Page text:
Kena and Kaeya – Innovating the art of storytelling in India

Like most mothers, it started with reading aloud bedtime stories to my little girls. Theatrics, songs and voice-overs, I would put all the ingredients together in our reading sessions to watch her fall in love with the world of stories. Seldom did I know, that this love would not just stay strong but encourage her to do storytelling in communities.

Kaeya, all of 16, is the youngest storyteller in the circuit and we both are putting our best to innovate the storytelling culture in India.

In 2017, I began experimental storytelling, a long lost tradition that was fortunately fast catching up the pace with the young generation. I still remember when I got the opportunity at Lucknow’s Sanatkada to do storytelling for children, it embarrassed me to find my own in the audience critically looking at my art. It was funnily delightful to find Kaeya have an innate calling for storytelling with a peculiar eye for details.

In no time, she started contributing to community storytelling with me. In 2019, we moved to Noida where we together founded the Poetry Circle, a community to bring artists from all across to perform their spoken word pieces.

Meanwhile, I was storytelling for popular brands and also innovating Corporate Storytelling for prestigious B-schools like the IIMs and many organisations.

Kaeya was audience-ready but was she camera-ready? Not until the year 2020 when she underwent a certification course from the National School of Drama which instilled in her the confidence to take risks and experiment unapologetically. The very next year, her story on Sex Education got featured on Tape a Tale which crossed 55K views in a week.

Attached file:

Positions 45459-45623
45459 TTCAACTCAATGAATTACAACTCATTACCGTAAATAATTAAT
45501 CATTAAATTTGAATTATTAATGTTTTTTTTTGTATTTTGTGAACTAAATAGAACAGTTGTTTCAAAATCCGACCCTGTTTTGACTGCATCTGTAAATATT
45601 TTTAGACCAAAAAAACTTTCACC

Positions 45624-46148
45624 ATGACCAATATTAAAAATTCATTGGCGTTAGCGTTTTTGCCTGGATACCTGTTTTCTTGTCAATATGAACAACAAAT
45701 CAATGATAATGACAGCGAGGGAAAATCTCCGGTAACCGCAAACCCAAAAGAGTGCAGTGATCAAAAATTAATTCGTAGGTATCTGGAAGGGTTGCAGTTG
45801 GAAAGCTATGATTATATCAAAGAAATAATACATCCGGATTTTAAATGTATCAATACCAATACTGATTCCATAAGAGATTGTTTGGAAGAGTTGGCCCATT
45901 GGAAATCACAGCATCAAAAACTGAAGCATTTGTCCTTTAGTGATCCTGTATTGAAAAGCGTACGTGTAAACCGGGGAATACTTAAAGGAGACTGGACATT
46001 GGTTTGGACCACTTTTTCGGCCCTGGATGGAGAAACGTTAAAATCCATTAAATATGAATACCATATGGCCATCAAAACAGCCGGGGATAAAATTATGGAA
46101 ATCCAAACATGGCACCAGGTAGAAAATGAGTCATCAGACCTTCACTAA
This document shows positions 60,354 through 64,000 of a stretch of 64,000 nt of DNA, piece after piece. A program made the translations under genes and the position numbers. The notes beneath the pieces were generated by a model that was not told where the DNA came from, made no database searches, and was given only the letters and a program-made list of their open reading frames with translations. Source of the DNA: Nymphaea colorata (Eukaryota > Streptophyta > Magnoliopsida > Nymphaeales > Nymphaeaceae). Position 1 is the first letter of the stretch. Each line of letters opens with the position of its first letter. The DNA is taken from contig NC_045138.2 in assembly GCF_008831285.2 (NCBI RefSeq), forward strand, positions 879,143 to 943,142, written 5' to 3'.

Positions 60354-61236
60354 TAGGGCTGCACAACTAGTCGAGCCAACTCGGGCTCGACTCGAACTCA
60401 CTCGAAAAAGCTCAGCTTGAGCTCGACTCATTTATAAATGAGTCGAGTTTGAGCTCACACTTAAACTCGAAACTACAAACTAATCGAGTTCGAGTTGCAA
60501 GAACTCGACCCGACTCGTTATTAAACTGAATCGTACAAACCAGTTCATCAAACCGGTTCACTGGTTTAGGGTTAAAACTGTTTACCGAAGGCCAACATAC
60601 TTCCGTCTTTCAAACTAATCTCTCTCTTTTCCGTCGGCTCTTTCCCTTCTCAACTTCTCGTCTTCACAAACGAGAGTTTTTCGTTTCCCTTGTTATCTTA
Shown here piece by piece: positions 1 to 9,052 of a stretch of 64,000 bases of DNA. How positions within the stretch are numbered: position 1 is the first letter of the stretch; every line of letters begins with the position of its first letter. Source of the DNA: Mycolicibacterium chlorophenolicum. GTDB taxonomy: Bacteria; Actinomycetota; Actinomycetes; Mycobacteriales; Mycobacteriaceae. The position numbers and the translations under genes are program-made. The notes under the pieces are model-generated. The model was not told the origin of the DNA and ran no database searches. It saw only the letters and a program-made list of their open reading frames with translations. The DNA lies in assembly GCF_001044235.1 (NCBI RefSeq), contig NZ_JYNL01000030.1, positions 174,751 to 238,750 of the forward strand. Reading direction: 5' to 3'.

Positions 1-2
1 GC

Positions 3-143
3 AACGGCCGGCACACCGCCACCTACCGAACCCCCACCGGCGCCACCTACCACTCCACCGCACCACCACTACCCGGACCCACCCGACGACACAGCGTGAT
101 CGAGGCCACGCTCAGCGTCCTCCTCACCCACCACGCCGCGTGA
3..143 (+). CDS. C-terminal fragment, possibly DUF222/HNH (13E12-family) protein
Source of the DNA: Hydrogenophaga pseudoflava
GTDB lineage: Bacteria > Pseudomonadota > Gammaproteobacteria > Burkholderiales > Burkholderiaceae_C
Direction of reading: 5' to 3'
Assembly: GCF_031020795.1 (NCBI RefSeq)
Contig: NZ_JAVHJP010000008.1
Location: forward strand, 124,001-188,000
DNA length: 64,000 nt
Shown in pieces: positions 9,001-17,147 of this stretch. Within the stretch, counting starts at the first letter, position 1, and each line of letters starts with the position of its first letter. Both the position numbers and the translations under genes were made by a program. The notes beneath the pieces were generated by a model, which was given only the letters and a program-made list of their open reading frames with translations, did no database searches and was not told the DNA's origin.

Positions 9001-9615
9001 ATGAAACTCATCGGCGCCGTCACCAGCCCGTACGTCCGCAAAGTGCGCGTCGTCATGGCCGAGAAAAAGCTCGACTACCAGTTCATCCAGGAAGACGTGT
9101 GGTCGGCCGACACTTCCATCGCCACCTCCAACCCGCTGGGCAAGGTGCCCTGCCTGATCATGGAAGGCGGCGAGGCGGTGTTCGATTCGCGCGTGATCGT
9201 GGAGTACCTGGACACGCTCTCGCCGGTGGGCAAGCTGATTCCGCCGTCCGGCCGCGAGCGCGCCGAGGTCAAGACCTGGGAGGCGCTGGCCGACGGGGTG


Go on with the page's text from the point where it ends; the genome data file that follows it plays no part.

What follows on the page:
Our journey is still work-in-motion where we delve deeper and work on our art each passing day like curious learners.

Do we collaborate?

Why just collaborate? We ideate, experiment and take risks innovating storytelling.

Do we influence each other?

Not much really! Given that we belong to two different generations completely, our audiences and storytelling styles are also visibly different from each other. So while we are each other’s best critique, a lot of storming precedes the norming.

Our hurdles?

For me, it is managing a full-time corporate career with my art while for Kaeya, it is managing a full-time school routine with hers. Our hands are full most time. Also, sometimes I think I’m too old for storytelling and she is way too young. We are both learning!

Our Inspiration?

Everyone we meet is a story in motion. If that can’t be inspiring, what else can?

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